Can anyone even remember the jargon that Whizkid Magee spouted to explain how he was calculating the center of the Dome? It was so awful that it needs to be memorialized.
posted by Skwirl at 8:44 AM on July 17, 2013 [1 favorite]


I watched the first two episodes and found the idea interesting but the execution so boring and cheesy. I think what bugs me the most is that there's absolutely no interest in making the characters anything other than stock types. It's like they think that if they stick a Tough Female Cop and a Young Jealous Psycopath and a Criminal With a Mysterious Past (and so on) together, the result will be a reasonable facsimile of plot and character, but it doesn't work.

So then I, too, gave in and read the Wikipedia page and ... what?! I literally cannot believe how dumb it sounds. I have to think SK made it work somehow but it really just sounds so unbelieveably bad.
posted by lunasol at 8:45 AM on July 17, 2013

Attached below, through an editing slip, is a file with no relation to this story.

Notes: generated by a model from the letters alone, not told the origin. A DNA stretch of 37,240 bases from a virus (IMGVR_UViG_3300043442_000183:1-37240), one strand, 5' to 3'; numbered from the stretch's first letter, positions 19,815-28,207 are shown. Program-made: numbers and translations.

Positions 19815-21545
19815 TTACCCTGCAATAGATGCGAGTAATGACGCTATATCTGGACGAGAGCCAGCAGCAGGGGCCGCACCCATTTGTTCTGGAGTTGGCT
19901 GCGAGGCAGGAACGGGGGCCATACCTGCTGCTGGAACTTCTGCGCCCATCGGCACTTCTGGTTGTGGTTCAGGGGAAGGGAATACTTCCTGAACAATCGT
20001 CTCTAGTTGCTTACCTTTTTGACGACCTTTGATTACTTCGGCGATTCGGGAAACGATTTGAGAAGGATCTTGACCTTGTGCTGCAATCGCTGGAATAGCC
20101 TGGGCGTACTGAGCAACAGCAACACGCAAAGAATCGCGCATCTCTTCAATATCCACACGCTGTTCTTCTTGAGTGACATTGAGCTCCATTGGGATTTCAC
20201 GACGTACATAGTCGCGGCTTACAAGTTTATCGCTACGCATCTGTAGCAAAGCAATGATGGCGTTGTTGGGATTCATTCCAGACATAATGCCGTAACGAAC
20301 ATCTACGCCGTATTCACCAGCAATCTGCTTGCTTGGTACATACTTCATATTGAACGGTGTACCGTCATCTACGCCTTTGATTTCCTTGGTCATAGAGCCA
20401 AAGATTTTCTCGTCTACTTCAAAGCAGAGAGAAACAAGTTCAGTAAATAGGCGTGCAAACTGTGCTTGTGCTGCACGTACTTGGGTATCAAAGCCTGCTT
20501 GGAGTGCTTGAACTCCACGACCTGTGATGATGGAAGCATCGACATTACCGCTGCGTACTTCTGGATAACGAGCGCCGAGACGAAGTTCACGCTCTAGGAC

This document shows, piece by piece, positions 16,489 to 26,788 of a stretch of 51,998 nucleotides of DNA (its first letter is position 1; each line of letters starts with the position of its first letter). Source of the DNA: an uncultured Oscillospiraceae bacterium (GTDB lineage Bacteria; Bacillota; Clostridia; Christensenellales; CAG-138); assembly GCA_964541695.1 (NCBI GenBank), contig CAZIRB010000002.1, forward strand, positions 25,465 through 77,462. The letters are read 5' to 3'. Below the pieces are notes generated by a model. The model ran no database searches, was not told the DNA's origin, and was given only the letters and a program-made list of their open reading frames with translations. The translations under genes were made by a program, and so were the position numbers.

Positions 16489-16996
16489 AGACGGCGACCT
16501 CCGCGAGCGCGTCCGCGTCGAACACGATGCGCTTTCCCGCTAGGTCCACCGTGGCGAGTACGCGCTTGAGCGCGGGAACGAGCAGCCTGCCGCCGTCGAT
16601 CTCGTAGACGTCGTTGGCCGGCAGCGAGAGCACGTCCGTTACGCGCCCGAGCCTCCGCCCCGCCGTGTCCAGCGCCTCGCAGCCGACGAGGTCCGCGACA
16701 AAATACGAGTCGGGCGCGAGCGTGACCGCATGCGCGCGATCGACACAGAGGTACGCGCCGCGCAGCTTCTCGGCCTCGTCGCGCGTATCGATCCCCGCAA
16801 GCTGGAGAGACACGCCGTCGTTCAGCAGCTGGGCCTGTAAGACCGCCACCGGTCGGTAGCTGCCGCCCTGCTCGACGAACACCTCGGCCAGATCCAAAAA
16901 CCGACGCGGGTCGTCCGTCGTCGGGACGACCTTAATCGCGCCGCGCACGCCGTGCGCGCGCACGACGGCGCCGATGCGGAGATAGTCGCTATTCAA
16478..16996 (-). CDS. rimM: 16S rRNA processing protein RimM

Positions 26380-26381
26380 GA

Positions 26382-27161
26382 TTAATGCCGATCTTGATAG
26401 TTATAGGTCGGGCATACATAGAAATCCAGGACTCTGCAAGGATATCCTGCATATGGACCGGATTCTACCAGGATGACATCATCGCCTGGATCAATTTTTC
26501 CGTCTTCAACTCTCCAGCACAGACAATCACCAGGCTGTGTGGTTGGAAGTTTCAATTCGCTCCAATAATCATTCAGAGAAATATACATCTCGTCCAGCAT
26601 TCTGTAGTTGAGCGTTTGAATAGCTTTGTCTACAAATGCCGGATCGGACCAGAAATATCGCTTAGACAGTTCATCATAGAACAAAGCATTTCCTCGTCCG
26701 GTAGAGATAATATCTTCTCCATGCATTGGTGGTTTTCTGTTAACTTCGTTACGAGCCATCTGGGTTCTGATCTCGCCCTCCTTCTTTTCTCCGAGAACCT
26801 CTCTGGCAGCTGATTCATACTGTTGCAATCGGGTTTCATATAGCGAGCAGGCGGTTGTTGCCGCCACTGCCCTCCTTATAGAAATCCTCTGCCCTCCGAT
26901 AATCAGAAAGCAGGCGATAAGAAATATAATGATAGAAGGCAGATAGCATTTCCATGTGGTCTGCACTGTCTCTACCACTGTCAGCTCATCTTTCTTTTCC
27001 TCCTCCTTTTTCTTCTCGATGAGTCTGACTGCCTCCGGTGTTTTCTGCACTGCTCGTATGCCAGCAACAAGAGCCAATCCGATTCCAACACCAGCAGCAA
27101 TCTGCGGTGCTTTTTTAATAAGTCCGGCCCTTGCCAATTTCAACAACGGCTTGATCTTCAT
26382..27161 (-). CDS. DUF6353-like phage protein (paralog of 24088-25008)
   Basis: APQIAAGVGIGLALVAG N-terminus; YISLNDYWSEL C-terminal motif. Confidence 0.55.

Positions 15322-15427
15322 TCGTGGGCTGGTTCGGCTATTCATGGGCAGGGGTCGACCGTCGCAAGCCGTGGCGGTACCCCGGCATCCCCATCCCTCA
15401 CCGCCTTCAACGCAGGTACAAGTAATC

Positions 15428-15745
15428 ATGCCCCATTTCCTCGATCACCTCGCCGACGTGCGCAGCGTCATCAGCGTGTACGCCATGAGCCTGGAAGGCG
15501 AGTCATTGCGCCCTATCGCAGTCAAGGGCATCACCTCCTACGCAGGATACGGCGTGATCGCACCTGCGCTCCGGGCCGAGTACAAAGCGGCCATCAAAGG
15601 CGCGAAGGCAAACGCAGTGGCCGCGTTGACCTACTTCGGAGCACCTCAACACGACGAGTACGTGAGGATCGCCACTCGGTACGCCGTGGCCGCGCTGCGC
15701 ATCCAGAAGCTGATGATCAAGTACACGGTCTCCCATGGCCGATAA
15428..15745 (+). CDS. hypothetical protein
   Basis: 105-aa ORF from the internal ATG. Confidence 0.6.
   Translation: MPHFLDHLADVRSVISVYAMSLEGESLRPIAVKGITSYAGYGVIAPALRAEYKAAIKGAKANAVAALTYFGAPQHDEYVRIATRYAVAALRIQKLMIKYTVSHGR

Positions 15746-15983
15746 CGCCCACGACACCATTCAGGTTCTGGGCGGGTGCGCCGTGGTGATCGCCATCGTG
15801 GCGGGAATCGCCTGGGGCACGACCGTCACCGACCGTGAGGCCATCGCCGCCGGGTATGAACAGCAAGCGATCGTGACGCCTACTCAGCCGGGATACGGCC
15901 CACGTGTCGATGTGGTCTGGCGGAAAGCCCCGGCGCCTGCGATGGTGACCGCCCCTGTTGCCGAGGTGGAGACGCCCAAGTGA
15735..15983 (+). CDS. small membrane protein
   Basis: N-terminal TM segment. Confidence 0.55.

I like the way they are merrily munching through their bacon without any resource concerns whatsoever.

Well... The Dome is bacon-permeable, you see.
posted by Iosephus at 8:47 AM on July 17, 2013 [5 favorites]


ricochet biscuit: "In this you are aligning yourself with the nerds and geeks then: people who have underdeveloped senses of aesthetics and cannot articulate why a drama is satisfying or unsatisfying"

(Apply Ice-9 to the burn.)
posted by boo_radley at 8:50 AM on July 17, 2013 [1 favorite]


I think it should be illegal for Stephen King to be involved in the film or TV productions of any of his stories or books.

Author, Dreamweaver, Visionary. Plus Actor.

He has the benefit of being the only author who's written more books than he's read.
posted by Slap*Happy at 8:51 AM on July 17, 2013 [18 favorites]